Papa Roach: The Paramour Sessions

Andrew Blackie

This disc was obviously meant to be a batch of catchy, mature love songs from Papa Roach, but just some three minutes in, it all goes horribly wrong.

Papa Roach

The Paramour Sessions

Label: Geffen
US Release Date: 2006-09-12
UK Release Date: 2006-09-11

Nü-metal flunkies Papa Roach seem to be appearing in all the wrong places at the wrong times. This first occurred when the band refused to gracefully bow out of the music business after their experimental sophomore lovehatetragedy was given a mediocre sales reception, and second, after last year's overplayed runaway hit "Scars". Before that moment in history, the fourpiece were quite happy to churn out forgettable, pedestrian rap-rock about suicide, rejection, murder, and the evils of society, with little or nothing to distinguish it from influences like Korn or Limp Bizkit.

But it seems "Scars" has raised the bar, as a radio-friendly, long-standing smash hit would for any band, so upon listening to The Paramour Sessions, their refined and slickly produced fourth album, you really, really want it to be something spectacular enough to convince us that the band won't now fade away into obscurity like so many of their contemporaries.

But, alas, the disc as a majority can more or less be summed up with the happy-go-lucky words in the chorus of first single "...To Be Loved": "Whoa-oh! / I never give in / Whoa-oh! / I never give up / Whoa-oh! / I never give in / And I just wanna be, wanna be loved". The Paramour Sessions, as its title suggests, is a whole hour of half-'80s-glam, half-rap-metal love songs -- is it really surprising that they've been touring in support of Guns 'N' Roses and look a lot like vintage Mötley Crüe? But, for all these retro stylings and band attempts at reinvention, Papa Roach are hampered by a massive problem more often than not: they're dull as dishwater musicians (at least most of the time) trying to sound earnest.

There are a couple of moments on the album when they escape the bland conventions they've created for themselves over the years. The washy ballad "Forever" strikes up a lighter-waving atmosphere and includes decent enough strumming from guitarist Jerry Horton. "What Do You Do?" has just enough strength and pace to make it something of a minor hit if released, and "Crash", about the only upbeat song that actually works to a certain extent, is a grinding fusion of crunching instruments and breathy vocal anger. But the rest of the material here decides either to rewrite "Scars" or follow a path of soft-loud post-grungery that Nickelback have made infamous on radio.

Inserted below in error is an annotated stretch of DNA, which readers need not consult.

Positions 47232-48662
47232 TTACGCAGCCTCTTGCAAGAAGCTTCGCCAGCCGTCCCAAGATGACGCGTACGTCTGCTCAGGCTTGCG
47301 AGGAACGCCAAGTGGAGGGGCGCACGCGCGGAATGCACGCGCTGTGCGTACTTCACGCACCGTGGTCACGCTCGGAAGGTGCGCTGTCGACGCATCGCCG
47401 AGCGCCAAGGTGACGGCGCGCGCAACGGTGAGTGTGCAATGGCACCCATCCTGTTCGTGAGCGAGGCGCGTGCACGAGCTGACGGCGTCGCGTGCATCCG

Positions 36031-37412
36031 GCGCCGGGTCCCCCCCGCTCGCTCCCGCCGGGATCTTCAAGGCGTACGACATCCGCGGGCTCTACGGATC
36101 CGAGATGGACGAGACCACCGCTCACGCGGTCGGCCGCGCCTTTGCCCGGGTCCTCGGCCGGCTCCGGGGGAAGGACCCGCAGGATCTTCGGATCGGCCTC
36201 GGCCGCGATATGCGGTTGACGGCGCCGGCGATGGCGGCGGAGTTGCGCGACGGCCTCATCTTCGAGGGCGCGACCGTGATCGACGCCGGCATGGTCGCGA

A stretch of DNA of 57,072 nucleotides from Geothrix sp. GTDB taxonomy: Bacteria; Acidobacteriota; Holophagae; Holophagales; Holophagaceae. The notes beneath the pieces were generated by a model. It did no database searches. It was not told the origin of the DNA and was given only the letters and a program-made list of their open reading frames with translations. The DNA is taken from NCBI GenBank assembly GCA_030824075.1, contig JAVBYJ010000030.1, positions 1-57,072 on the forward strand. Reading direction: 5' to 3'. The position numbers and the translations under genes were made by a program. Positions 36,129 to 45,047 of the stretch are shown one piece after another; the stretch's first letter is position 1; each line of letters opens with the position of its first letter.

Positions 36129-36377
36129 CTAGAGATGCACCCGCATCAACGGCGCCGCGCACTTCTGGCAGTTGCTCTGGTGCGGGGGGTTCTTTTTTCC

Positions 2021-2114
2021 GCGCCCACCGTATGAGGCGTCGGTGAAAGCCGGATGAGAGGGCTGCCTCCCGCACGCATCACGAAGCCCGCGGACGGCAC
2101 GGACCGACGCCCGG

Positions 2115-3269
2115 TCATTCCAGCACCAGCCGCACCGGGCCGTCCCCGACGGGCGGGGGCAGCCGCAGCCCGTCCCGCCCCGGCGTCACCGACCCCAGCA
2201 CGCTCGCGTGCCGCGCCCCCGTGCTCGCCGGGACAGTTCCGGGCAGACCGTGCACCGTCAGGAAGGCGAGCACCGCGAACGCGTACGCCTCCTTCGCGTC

Frontman Jacoby Shaddix himself isn't much of a singer even when he gets his mouth working, and he sounds absolutely laughable delivering a number like "The World Around You", which is actually -- get this -- supposed to be a social commentary: "Take a look at the world around you / Can you see the desperation?" -- it gets worse than that, too, believe me. And while "...To Be Loved" is catchy in the right spots, tracks like "I Devise My Own Demise" and "Alive (N Out of Control)" turn up the volume and move as fast as possible to disguise the fact that they're nil on new ideas for the group, while insulting closing ballad "Roses on My Grave" introduces strings for a pitiful swipe at 'emo' sincerity. And throughout it all, nothing really original or truly eye-opening turns up.

Because of this, The Paramour Sessions may be of interest to fans of the genre or the band, but everyone else would do best to stay away from the entire package and only pursue the few cuts worth checking out -- and, as Papa Roach probably know which ones they are as well as we do, they'll probably be released to radio in due time. Everything down to the band's new logo, a seemingly unpleasant homage to that of Mayhem, is pretentious. In fact, the album, taken as a whole, even if they are trying their hand at their own evolution and now have better production working for them than ever before, well deserves the minimal hype it received upon its release, and is ultimately further proof that the band are dragging it on well after their use by date.


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